Tim Sullivan, 20, a lifelong Palo Altan, was pronounced brain dead Monday from head injuries sustained in a skateboarding accident in Capitola early Sunday.
Sullivan, a sophomore at the University of California, Santa Cruz and a 2008 graduate of Gunn High School, remained on life support at Valley Medical Center in San Jose while doctors worked to arrange organ donations.
"He's a young, vibrant healthy body from the neck down and, hopefully, his healthy body will allow others to sustain their lives and he will live on in those people," Cassedy said Monday.
Cassedy and Sullivan's father, Matt Sullivan, spoke in an interview of the back yard of their Maureen Avenue home, where Tim grew up and attended Fairmeadow, Jordan and Gunn.
Sullivan was taking upper-level math and German courses at Santa Cruz and had just learned he had been accepted to study at the Free University of Berlin next fall, his mother said.
"He was so excited about it. He was trying to get his German to the level where he could study and take classes in German in Berlin."
Sullivan was an athlete, having played soccer and baseball at Gunn.
He loved skateboarding, Hacky Sack, surfing and "just playing, just being out in the world," his mother said.
He was just a very fun-loving, open-hearted person."
Among the community members who surrounded the family since the accident were neighbors and close friends of Tim's from his earliest childhood, including Ben Siemens and Brian Keating.
Cassedy and Sullivan had visited with Tim, the youngest of their three children, Saturday evening at his home in Santa Cruz.
"We spend some time in Santa Cruz since he's been there, and we stopped by their little house to say hi and chatted for a few minutes," Cassedy said.
"We went off to the movies, and they went off to a party later on.
"I think we've really instilled the message that you don't drink and drive, so if you're going to a party you don't drive," she said.
Sullivan's roommate was on a bicycle and Sullivan on his skateboard, without a helmet, when the accident occurred around 3 a.m. Sunday, she said.
"He had just come down a hill in Capitola and was moving pretty fast when the board came out from under him. He fell backwards and hit hard on the back of his head," Cassedy said.
He was airlifted to Valley Medical Center. His roommate called Cassedy and Sullivan, who drove to the medical center, arriving at about the same as their son.
"From the first consultation we had with the emergency doctor, the trauma doctor, he was not optimistic about Timmy's survival at all," Cassedy said.
Sullivan never regained consciousness, his mother said.
"For us as parents, it's the middle-of-the-night call we all dread," Cassedy, a longtime family lawyer and mediator in Palo Alto, said.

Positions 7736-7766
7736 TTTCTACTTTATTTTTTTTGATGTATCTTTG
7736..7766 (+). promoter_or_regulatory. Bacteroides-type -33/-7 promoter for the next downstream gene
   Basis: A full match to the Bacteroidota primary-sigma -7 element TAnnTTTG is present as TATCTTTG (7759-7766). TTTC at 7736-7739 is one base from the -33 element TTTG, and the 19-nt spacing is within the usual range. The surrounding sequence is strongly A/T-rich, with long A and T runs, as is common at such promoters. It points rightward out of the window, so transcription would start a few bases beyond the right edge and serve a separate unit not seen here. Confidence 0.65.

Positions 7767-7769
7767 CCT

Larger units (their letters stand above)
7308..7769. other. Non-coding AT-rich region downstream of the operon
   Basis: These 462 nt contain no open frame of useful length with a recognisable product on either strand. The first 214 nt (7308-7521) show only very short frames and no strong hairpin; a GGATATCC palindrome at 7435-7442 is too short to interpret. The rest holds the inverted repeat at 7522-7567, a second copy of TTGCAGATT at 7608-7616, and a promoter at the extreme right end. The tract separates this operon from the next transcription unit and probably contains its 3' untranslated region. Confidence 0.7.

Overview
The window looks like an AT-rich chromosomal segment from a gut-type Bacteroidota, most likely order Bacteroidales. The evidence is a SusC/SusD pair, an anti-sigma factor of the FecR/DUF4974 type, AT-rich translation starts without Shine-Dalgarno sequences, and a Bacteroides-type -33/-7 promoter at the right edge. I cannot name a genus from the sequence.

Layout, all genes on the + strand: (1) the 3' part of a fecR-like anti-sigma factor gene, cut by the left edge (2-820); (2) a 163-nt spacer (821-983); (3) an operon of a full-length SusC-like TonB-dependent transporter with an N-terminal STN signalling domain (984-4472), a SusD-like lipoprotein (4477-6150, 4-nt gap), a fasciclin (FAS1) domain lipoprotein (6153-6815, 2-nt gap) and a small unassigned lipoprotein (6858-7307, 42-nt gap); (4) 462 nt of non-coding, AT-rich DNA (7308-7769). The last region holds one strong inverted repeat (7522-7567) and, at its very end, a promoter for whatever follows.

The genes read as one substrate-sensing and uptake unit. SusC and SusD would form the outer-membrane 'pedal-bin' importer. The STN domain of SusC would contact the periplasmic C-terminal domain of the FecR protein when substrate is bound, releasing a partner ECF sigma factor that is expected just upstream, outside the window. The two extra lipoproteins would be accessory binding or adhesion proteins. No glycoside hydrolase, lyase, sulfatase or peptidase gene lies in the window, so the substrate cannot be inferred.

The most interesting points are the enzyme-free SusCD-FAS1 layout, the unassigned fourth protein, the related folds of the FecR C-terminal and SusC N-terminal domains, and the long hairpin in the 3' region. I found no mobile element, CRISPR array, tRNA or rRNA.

"You dodge so many bullets during your parenting years where they survive a near miss.
"I think we just feel really blessed to have had 20 years with him, and that's what we want to really hold onto and focus on.
"Sometimes you can sit and talk about it rationally, and then that all goes out the window and you're hanging on by your fingernails and it shifts again.
"As I said in my e-mail to our friends early this morning, we're just putting one foot in front of another until we can move into a future that until now seemed unimaginable."
Cassedy and Sullivan said they hope to meet the recipients of their son's organs, assuming the transplants do occur. The donation process is anonymous unless both recipients and donor families choose to meet.
The family plans a memorial mass for Friday at 7 p.m. at Our Lady of the Rosary Church, 3233 Cowper St.
A celebration of life will be held Saturday at the amphitheater at Gunn High School, 780 Arastradero Road. Family and friends are invited to gather at 2:30 p.m., with eulogies beginning about 3:30 p.m. and ending by 6 p.m.
The services will be the same weekend as those for Tim Sullivan's great-grandmother, Maryon Hunt of Palo Alto, who died last Wednesday two months short of her 100th birthday.
In addition to his parents, Sullivan is survived by his brother, Tyler, of Santa Cruz; his sister, Cassedy, of Portland; his grandmothers, Alma Sullivan of Woodside and Paddy Cassedy of San Jose; and many aunts, uncles and cousins.
Sherry Cassedy represented the Catholic Community of Palo Alto last August on a community panel of faith leaders in response to the recent student suicides at the Caltrain tracks.
Recalling the death some years ago of a 15-year-old member of her extended family, Cassedy said at the time she had found support from "two cores of the Catholic tradition," community and ritual.
"We clung to each other and cared for each other ... No one was alone. We felt too vulnerable and found strength in one another," she told a packed auditorium at Cubberley Community Center last Aug. 31.
Catholic ritual, allowing community participation as a priest took time to share peace with 80 young people lining the aisles at a memorial service, also offered some measure of comfort, she said.
Rather than flowers, the Sullivan family asks that memorial contributions be made to the Timothy Sullivan Legacy Fund of the Silicon Valley Community Foundation, 2440 West El Camino Real, Suite 300, Mountain View, 94040.
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